Sweet Spot in Trucking

The trucking industry in the USA is prosperous and profitable by default. But do you know what can make your trucking experience even better? A good dispatcher.

Working with a dispatcher is bliss both for the carrier company and drivers. Dispatchers manage all that paperwork, deal with routes and schedules, find a profitable freight to move. They’re basically mega minds of the freight delivery process. The truck dispatcher position is a sweet spot in the trucking industry.

Fleet Care has some great examples of how dispatching services benefit everyone in the trucking business: https://fleet.care/.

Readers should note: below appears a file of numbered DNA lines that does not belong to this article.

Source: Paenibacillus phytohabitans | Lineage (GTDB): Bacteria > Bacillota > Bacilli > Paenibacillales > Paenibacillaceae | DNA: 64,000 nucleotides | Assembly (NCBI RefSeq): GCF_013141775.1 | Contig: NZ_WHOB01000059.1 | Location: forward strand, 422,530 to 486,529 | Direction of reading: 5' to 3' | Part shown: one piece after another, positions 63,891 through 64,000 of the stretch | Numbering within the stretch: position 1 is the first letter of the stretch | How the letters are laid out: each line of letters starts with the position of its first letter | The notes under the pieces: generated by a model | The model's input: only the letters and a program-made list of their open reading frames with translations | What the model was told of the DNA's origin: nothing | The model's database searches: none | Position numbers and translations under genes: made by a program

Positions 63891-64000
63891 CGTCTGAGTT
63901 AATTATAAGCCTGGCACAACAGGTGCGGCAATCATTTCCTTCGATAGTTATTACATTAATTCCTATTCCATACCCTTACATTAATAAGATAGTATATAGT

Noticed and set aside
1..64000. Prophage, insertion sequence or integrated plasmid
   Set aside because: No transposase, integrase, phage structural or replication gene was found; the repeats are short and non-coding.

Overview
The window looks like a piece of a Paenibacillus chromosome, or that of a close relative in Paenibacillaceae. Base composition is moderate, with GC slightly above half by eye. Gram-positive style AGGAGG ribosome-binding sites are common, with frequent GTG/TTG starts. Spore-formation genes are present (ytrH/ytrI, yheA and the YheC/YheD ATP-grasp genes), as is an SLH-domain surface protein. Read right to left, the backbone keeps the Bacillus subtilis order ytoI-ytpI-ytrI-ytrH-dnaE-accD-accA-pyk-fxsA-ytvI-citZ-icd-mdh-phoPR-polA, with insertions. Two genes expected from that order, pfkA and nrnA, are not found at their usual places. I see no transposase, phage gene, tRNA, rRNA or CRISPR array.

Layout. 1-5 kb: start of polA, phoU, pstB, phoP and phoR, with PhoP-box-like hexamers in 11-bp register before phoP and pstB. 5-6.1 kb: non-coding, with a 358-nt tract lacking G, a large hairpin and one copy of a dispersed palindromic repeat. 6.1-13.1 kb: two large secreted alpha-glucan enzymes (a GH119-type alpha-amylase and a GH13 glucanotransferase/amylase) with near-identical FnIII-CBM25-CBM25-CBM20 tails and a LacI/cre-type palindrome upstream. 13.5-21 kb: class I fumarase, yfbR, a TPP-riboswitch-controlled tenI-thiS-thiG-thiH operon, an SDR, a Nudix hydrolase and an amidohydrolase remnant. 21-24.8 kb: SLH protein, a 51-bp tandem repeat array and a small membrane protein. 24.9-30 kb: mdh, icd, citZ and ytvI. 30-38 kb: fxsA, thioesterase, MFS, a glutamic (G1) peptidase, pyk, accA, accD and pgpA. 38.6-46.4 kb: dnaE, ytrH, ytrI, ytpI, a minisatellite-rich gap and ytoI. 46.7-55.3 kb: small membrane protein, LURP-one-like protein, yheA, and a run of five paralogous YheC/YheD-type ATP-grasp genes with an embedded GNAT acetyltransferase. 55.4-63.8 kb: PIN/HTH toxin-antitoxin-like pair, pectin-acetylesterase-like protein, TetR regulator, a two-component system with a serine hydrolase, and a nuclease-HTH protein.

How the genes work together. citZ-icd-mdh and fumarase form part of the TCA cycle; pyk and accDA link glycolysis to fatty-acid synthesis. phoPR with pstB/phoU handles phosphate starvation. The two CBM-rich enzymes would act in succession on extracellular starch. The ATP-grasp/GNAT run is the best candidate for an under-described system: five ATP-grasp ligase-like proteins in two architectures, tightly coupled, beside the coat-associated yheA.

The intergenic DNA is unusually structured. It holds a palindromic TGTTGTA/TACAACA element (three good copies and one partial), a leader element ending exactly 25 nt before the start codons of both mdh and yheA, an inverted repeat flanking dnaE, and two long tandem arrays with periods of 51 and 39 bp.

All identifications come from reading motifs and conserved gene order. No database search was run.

Dispatchers are interested in choosing the best paying loads as cheap freight never leads to success both for the dispatcher and the driver.

The professionalism of every dispatcher decides the company’s financial success and driver’s effectiveness and working conditions apart from the financial side of the question.

Learn more on how the dispatcher’s job benefits everyone in trucking in this article.

Benefits for brokers and truck drivers

There are usually two viewing points in this industry in the USA, most of the time they’re opposite to each other: brokers and truck drivers.

So, why dispatcher’s position is a sweet spot in trucking that will make you want to consider this job?